Boonyaprapa, Sathon (2010) Self-care in pregnancy and breastfeeding: views of women and community pharmacists in Thailand. PhD thesis, University of Nottingham.
During pregnancy and breastfeeding, women are concerned about the health and safety of themselves and their baby. They undertake many activities in order to maintain good health, manage minor ailments and improve their lifestyle, including seeking help and advice from pharmacies. Community pharmacists have an important role in selecting appropriate medicines and encouraging good health behaviours. The Thai population can purchase medicines from pharmacies without a prescription, and self-treatment or self-medication is commonly used and important to the health status of Thai people. In addition, culture, family and relatives have an influence on health behaviours in Thailand.
There have been very few previous studies about self-care behaviours including self-medication in Thailand focused on healthy women during pregnancy and breastfeeding, and the views of community pharmacists in self-medication and self-care during pregnancy and breastfeeding. In addition, the modern lifestyle and accessible health information might be affected by the current attitudes and behaviours of women during pregnancy and breastfeeding. Therefore, an investigation of self-care behaviours in pregnant and breastfeeding women was needed to explore their recent behaviours in terms of maintaining health and well-being as well as managing minor ailments. Views and experiences of community pharmacists about self-care in pregnancy and breastfeeding were also explored. This study contributes to the understanding of self-care behaviours and indicates the actual situation in community pharmacies regarding self-care and self-medication in pregnancy and breastfeeding.
Two in-depth interviews in the Thai language were held with 43 women in Chiangmai about their self-care experiences and behaviours during pregnancy (>34-weeks gestation) and 35 out of the 43 women in the breastfeeding period (>four weeks following birth). Audio-taped interviews were transcribed, translated and analysed by using interpretative analysis. In addition, a postal questionnaire survey was used to collect data from 198 full-time community pharmacists in Chiangmai province. The first mailing was sent in April 2006 and a reminder was posted in June 2006. The completed questionnaires were returned from 110 pharmacists and the response rate was 56%.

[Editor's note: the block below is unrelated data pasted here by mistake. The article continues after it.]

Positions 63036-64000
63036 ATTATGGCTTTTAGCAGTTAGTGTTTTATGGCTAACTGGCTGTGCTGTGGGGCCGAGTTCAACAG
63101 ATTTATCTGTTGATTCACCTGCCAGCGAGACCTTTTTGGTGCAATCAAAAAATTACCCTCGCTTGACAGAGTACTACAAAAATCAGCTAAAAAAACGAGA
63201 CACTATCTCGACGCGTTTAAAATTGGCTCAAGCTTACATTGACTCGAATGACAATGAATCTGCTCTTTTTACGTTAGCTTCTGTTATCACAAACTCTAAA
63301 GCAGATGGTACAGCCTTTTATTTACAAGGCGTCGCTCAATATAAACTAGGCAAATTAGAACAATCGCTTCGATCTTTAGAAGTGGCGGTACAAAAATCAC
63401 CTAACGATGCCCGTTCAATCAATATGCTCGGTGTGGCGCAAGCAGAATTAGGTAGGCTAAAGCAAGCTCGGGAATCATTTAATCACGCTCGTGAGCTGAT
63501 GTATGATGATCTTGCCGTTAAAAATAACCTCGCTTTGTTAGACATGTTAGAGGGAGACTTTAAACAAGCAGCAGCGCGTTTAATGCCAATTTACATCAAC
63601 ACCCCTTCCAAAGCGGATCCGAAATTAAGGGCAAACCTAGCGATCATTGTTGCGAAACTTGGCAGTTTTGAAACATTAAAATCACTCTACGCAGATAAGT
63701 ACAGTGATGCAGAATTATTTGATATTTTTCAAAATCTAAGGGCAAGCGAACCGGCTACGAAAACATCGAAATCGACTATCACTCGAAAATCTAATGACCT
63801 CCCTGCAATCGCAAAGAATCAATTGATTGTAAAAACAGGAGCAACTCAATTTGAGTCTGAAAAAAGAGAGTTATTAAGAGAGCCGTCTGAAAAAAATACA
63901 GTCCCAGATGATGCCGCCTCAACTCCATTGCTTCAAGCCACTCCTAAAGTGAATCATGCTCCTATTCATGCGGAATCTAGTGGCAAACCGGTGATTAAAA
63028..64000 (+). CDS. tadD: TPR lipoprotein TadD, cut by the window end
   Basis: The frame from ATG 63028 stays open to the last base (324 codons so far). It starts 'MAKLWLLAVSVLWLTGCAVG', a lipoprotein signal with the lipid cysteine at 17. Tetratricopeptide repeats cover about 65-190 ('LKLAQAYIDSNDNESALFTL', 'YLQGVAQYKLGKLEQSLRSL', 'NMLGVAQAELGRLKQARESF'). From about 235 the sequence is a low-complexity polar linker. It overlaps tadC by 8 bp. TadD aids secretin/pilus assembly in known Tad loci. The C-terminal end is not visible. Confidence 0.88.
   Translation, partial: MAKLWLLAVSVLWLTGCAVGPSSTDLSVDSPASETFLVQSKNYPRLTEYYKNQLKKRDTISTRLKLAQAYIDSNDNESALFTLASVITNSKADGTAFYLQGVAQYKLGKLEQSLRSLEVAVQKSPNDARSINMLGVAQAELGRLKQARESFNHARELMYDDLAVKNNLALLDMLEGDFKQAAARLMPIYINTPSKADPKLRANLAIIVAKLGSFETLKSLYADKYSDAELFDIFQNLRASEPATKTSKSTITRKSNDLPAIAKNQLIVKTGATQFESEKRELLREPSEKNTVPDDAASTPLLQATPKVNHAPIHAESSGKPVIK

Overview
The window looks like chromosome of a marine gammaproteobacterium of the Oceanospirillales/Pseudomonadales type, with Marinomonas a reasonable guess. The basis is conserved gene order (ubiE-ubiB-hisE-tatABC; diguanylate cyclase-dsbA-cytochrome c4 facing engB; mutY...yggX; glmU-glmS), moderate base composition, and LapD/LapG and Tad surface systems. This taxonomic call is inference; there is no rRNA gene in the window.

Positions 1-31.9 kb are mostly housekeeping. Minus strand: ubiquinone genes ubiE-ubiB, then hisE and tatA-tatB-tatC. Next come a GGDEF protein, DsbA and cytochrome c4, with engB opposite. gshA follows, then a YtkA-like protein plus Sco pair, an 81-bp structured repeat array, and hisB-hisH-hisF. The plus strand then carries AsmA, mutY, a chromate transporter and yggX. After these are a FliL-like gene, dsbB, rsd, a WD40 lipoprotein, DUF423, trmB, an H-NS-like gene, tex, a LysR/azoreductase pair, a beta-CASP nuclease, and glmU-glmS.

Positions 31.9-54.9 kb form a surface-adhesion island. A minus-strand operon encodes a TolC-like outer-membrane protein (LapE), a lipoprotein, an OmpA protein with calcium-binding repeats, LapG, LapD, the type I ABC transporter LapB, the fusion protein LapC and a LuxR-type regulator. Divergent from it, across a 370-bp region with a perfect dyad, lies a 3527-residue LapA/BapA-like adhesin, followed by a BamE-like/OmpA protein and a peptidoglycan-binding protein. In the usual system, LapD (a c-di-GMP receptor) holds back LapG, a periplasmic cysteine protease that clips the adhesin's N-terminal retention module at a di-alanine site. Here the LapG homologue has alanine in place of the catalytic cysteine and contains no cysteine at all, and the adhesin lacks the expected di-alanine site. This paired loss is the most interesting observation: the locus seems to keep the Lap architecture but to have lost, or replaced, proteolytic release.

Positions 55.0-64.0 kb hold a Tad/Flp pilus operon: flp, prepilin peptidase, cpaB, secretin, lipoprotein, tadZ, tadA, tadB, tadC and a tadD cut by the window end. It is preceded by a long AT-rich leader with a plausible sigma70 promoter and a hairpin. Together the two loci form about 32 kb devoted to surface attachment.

The majority of pregnant women tended to change their habits and adopt activities that they thought could make them and their babies healthy. They tried to consult their doctor rather than self-medicating. The traditional beliefs still had a very strong influence on most women interviewed during both pregnancy and postnatal period. The majority of pharmacists strongly agreed that self-care is important for both pregnant and breastfeeding women and they believed they provided good support for these women. Some pharmacists, however, still lacked the confidence to provide appropriate advice for these women and appeared to need more support with up-to-date information. Regarding the implications of this study, some self-care activities are harmful to women and their babies, so their dangers should be widely advertised in appropriate places. Furthermore, health professionals should consider a balance between safe traditional beliefs and modern health systems to ensure the best self-care practices for both women and their babies. In addition, continuing education and up-to-date information will help to increase the pharmacists’ confidence in providing appropriate advice to pregnant and breastfeeding women.
|Item Type:||Thesis (PhD)|
|Uncontrolled Keywords:||self-care behaviour, self-care medication, pregnant women, breastfeeding women, pharmacists, community pharmacists, Thailand|
|Faculties/Schools:||UK Campuses > Faculty of Science > School of Pharmacy|
|Deposited By:||Dr Sathon Boonyaprapa|
|Deposited On:||18 Apr 2011 15:41|
|Last Modified:||18 Apr 2011 15:41|
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